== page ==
What is RAID Array? RAID 0, 1, 5, 6, and 10


Table of Contents

RAID array, which stands for Redundant Array of Independent or Inexpensive Disks, is a technology that can enhance data storage by allowing multiple physical disks to be combined into a single logical unit. In this article, we will learn RAID, explore its various levels, and discuss how it can benefit personal and enterprise storage solutions.

Understanding RAID is essential for optimizing storage performance and data redundancy. Whether you are a programmer, artist, or business owner with valuable data to protect, RAID can offer solutions to ensure data integrity and availability in case of disk failures.

Introduction to RAID

RAID offers two primary benefits: improved performance and data redundancy. By spreading data across multiple disks in an array, RAID can enhance read/write operations and provide fault tolerance.

There are several RAID levels, each designed to meet specific use cases and requirements.

Exploring Different RAID Levels


Known for its increased performance and capacity, RAID 0 distributes data evenly across disks but provides no redundancy. It is ideal for non-critical applications requiring high speed.


This level duplicates data across disks to provide redundancy, offering fault tolerance and data protection. However, the usable disk space is limited to the size of the smallest disk in the array.


Distributing data and parity information across disks, RAID 5 offers a balance of performance, capacity, and data redundancy. Despite using one disk for parity information, it provides fault tolerance against disk failures.


Similar to RAID 5 but with dual distributed parity, RAID 6 provides additional fault tolerance by withstanding the failure of two disks in the array.


Combining mirroring and striping, RAID 10 offers both redundancy and performance by mirroring data across sets of striped disks. It is ideal for high-performance requirements but necessitates a larger number of disks.

Setting Up and Managing RAID Arrays

Creating and managing RAID arrays involves checking connected disks, using commands mdadm for array creation, and understanding the rebuilding process. Regular monitoring and maintenance are crucial for ensuring the health and integrity of the array.

Most Linux distributions come pre-installed with mdadm utility, but if your distro is one without it, you can use the package manager to pull it from the repository.

sudo apt install mdadm

Creating RAID array

Before creating RAID array, determine the appropriate RAID level based on your requirements (e.g., RAID 0 for performance, RAID 1 for redundancy, RAID 5 for a balance of both. and so on).

sudo mdadm --create /dev/md0 --level=5 --raid-devices=2 /dev/sdX /dev/sdY

/dev/md0 : Name of the array (for example, /dev/md0, /dev/md1, /dev/md2, …)
–level : RAID level to be used for array
–raid-devices : Number of disks to be used in the array

After the array creation completes, it’ll provide us a logical disk /dev/md0. To use the disk, we need to initialize RAID array. Format the RAID array with a filesystem of your choice (e.g., mkfs.ext4).

sudo mkfs.ext4 /dev/md0

That’s it. The disk is now ready to be mounted anywhere. For example, we can create a directory /media/raid and mount the logical disk.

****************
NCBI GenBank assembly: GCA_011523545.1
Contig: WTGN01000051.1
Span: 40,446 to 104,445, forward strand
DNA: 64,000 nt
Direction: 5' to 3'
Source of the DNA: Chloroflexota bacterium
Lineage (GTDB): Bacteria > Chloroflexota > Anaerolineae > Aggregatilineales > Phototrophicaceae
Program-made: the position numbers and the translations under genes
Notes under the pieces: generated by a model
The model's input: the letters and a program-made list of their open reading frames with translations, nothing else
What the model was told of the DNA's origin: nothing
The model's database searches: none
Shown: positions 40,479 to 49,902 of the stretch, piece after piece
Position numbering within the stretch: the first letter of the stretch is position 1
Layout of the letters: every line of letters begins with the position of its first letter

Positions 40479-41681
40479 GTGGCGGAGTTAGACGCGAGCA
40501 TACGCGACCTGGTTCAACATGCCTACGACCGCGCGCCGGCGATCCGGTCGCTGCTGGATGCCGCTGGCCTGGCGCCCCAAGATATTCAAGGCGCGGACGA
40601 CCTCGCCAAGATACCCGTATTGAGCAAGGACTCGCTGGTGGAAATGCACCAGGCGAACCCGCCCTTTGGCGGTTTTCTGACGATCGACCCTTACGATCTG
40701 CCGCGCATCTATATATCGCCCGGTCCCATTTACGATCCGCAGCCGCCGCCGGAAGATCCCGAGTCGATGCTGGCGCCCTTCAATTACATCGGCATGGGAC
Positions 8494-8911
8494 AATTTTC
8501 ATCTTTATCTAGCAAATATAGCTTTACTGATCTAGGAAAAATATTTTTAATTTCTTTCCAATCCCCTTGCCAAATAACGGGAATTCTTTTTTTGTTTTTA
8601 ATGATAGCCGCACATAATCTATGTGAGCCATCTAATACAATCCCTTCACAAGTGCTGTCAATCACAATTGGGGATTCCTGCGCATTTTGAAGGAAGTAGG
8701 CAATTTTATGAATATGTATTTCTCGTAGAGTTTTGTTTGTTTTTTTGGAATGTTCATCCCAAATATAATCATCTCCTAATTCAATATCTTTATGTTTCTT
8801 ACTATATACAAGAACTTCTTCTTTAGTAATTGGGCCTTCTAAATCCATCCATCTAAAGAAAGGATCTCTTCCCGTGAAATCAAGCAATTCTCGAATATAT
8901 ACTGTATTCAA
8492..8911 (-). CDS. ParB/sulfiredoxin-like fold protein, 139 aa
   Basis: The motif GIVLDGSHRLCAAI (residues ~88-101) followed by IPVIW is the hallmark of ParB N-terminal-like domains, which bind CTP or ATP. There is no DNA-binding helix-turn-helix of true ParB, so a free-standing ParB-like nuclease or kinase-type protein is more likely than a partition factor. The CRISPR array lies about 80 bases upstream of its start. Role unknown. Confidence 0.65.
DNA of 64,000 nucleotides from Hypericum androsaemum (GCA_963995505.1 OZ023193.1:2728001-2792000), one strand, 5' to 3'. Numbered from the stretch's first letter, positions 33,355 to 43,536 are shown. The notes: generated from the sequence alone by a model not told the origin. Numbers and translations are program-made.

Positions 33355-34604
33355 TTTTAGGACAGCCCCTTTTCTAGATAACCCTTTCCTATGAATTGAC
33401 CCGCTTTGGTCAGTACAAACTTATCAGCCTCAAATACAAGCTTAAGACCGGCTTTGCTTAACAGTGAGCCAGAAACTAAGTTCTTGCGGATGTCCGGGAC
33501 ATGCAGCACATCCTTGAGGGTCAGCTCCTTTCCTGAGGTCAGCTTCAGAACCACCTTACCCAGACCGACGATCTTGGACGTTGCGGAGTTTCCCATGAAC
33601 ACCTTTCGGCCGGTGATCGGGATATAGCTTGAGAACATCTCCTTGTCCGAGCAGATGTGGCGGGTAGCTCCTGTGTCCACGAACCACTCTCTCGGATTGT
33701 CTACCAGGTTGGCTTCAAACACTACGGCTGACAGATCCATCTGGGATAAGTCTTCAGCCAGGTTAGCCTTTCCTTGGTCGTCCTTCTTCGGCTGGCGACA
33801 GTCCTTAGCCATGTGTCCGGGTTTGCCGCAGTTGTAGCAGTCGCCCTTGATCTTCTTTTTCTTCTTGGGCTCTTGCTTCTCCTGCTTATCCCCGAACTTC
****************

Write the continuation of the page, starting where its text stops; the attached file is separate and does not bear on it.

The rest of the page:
sudo mount /dev/md0 /media/raid

Best Practices and Considerations

While RAID is a valuable tool for storage solutions, it is not a substitute for regular backups. It is crucial to maintain a separate backup solution to safeguard against data corruption or accidental deletion. Firmware and driver updates, quick disk replacements, and monitoring are also essential for maintaining data integrity in RAID setups.

In case, you set up RAID 5 (that can tolerate 1 disk failure), if a disk fails, you need to replace the failed disk with the new disk quickly. If in the meantime, a second disk fails, the entire array stops working and data becomes extremely difficult to recover and reconstruct since the data and parity blocks are lost.

To check if every disk is working and the array is healthy, we can use the following command –

sudo mdadm --detail /dev/md0
raid array degraded state disks
raid array degraded state disks

As highlighted in the screenshot, the command shows the overall health of the array. When there are no problems, the array State is clean. As soon as any disk failure occurs, the state becomes degraded and the failed disk(s) are marked as faulty.

Once the disk is marked as faulty or failed, you can physically remove the disk from the system and connect a new disk.

The new disk can be listed by using the lsblk command. Create disk filesystem using the following command –

sudo mkfs.ext4 /dev/sdd

#/dev/sde is the new device

Once the filesystem is created, it’s now ready to be added in the RAID array using the following command –

sudo mdadm --manage /dev/md0 --add /dev/sde

And that’s it. RAID will automatically start the rebuilding process and reconstruct all the lost data on the new disk. Meanwhile, the array will continue to function in a degraded state. Once the rebuilding is complete, the array will return to a clean state.


In conclusion, RAID plays an important role in data management strategies, offering a blend of performance, redundancy, and scalability. Whether for personal storage needs or enterprise-level operations, understanding RAID and selecting the appropriate level based on requirements is main for data integrity and availability.

Thank you for reading this article. If you have any question, please let me know in the comment section below.